Context and Best Practices

Last night, I had a Skype/SharedView session with a buddy in Arkansas trying to apply DDD and “best practices” to an application he was building.  He wanted to use all the ALT.NET tools he’s heard so much about, such as NHibernate, StructureMap and so on.  The problem came when he went to go look at the sample applications for “Floogle Architecture”, and was basically stopped dead in his tracks.  His question to me was, “do I really have to do all this?  It seems like a little overkill”.  He had looked at several reference applications for every different Floogle Architecture out there, and all confused more than enlightened.

Back when I was getting started trying to apply design principles to my work, I also yearned for that golden reference application that would just tell me what I needed to do, or at least show me what I shouldn’t do.  I remember looking at JP Boodhoo’s application he built after a Nuthin But Dot Net course, and I had the same thoughts.  “Do I really have to do all this?  It seems like a little overkill.”  What my buddy and I were missing was context.

Earlier that day, I had a Q&A session with another buddy in town that’s been developing Rails apps to production for around 4 years.  Over the course of the past couple of years or so, I’ve also built up a set of mental best practices when it comes to building ASP.NET MVC applications.  But something had been nagging me.  Rails folks have built large, testable, scalable applications with far far less moving parts.  Why do I need all these moving parts, indirections, abstractions and so on to be successful, when plenty of other folks are successful without them?  Talking with these two folks in one day reminded me (again): Context is king.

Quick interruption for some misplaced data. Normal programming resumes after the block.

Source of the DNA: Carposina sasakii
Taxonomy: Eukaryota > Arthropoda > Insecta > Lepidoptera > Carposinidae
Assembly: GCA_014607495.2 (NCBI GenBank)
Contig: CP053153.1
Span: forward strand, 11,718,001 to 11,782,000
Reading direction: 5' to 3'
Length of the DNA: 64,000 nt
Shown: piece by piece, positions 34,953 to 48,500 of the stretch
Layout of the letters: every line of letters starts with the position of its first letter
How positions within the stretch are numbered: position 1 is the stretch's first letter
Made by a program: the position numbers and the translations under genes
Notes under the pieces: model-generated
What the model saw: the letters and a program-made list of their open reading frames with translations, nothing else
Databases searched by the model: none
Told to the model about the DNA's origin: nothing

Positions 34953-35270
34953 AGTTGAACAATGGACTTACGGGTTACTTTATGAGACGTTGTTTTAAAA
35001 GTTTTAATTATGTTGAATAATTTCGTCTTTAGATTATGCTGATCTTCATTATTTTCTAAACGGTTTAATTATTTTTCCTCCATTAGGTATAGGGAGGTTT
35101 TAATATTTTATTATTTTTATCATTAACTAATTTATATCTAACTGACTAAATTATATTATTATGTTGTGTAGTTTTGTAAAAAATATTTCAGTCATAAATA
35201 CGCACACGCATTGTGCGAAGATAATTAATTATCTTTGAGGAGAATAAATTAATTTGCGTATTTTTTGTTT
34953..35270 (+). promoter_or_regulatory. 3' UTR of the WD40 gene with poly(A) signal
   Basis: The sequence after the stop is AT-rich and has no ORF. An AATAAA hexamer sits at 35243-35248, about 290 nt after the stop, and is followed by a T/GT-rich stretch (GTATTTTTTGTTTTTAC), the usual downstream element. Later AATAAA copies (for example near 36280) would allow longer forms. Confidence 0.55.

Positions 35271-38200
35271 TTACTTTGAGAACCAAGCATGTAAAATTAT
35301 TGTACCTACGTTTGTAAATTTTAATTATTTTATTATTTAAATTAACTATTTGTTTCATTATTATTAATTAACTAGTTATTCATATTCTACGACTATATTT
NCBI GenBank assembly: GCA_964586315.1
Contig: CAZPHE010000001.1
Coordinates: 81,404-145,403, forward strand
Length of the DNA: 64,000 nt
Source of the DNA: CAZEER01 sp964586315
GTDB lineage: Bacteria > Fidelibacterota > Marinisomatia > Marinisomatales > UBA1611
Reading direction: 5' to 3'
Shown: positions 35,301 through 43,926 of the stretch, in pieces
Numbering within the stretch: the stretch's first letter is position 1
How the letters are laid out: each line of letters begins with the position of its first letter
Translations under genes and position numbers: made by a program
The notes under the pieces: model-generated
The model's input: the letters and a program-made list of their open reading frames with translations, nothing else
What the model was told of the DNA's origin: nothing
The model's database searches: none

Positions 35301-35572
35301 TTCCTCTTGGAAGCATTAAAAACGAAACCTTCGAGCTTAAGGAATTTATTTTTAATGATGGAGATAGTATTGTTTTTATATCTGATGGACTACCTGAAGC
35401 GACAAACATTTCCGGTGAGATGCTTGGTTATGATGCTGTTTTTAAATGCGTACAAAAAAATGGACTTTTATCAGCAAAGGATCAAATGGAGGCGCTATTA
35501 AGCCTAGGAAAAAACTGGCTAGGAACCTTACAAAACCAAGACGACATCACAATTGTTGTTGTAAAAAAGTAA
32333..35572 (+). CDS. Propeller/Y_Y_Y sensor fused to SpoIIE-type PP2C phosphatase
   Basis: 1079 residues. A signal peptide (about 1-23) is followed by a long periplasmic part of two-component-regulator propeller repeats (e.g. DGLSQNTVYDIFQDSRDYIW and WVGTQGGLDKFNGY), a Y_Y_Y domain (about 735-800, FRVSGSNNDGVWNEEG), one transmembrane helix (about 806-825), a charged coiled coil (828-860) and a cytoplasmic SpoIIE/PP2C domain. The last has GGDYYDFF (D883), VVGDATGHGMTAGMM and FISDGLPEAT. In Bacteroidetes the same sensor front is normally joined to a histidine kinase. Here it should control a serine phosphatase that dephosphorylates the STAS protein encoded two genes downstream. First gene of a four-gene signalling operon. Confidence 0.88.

The Right Way versus the Better Way

My .NET buddy was building a small application.  It had something like 4 entities and less than 10 screens.  It was a small application built for a specific purpose, and wasn’t really going to get much bigger.  The Floogle Architecture reference applications are built with a much different context .  They could be for applications with hundreds of controllers, dozens upon dozens of entities, and very complex screens.  However, all of that context is missing in each respective reference application.

One of the sticking points from Eric Evans when describing DDD was that DDD was never meant to be applied to every solution.  It’s hard, it’s complex, and it takes a lot of work and collaboration.  In fact, I’ve heard quoted that something like 95% of every application built is not complex enough to warrant a DDD solution.  So why is every application I build using the most complex DDD architecture?  Am I special?  Do I live solely in that 5%, or have I just decided to pick one architecture and apply it globally, no matter the context?

When reviewing my Rails buddy’s actual production Rails app, I was struck by how little code there was, and how flat the architecture is.  He had Model, Views and Controllers, and that’s it!.  All these pieces that I put in place to support complexity, such as a service layer, dependency injection, factories, indirection, facades, the list goes on, were just not needed in his projects.  That’s not to say that the Rails app wasn’t complex.  It had complex querying, validation, caching and so on, but it just didn’t need a lot of code to do so.  Rails apps don’t even have the concept of a project, yet all Floogle Architecture examples highlight the need for proper layer separation through project structure.